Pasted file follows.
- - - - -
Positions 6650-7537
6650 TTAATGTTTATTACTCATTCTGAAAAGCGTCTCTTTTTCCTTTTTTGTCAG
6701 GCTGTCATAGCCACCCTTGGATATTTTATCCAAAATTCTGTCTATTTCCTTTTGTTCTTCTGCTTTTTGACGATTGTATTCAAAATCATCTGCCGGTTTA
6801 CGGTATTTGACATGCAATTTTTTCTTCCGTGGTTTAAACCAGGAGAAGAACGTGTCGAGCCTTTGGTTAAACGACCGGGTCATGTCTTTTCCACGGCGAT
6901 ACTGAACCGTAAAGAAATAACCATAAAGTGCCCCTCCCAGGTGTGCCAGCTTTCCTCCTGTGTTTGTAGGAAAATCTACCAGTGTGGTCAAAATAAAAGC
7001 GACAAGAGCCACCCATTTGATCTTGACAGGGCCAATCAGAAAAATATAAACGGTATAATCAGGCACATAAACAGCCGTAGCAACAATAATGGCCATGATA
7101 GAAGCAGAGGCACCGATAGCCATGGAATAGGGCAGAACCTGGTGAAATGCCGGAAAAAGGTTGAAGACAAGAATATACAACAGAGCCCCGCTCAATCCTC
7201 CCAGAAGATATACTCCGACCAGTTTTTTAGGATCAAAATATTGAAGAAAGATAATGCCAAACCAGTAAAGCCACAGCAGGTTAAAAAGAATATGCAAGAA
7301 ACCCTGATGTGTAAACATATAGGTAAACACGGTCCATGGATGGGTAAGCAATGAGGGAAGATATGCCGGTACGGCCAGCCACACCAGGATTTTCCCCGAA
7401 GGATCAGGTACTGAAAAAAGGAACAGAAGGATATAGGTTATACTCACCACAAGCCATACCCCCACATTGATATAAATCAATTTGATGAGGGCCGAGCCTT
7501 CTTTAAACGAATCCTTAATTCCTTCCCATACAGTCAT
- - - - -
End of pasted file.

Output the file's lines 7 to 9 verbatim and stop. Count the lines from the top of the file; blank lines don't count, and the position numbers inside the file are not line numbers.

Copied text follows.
7101 GAAGCAGAGGCACCGATAGCCATGGAATAGGGCAGAACCTGGTGAAATGCCGGAAAAAGGTTGAAGACAAGAATATACAACAGAGCCCCGCTCAATCCTC
7201 CCAGAAGATATACTCCGACCAGTTTTTTAGGATCAAAATATTGAAGAAAGATAATGCCAAACCAGTAAAGCCACAGCAGGTTAAAAAGAATATGCAAGAA
7301 ACCCTGATGTGTAAACATATAGGTAAACACGGTCCATGGATGGGTAAGCAATGAGGGAAGATATGCCGGTACGGCCAGCCACACCAGGATTTTCCCCGAA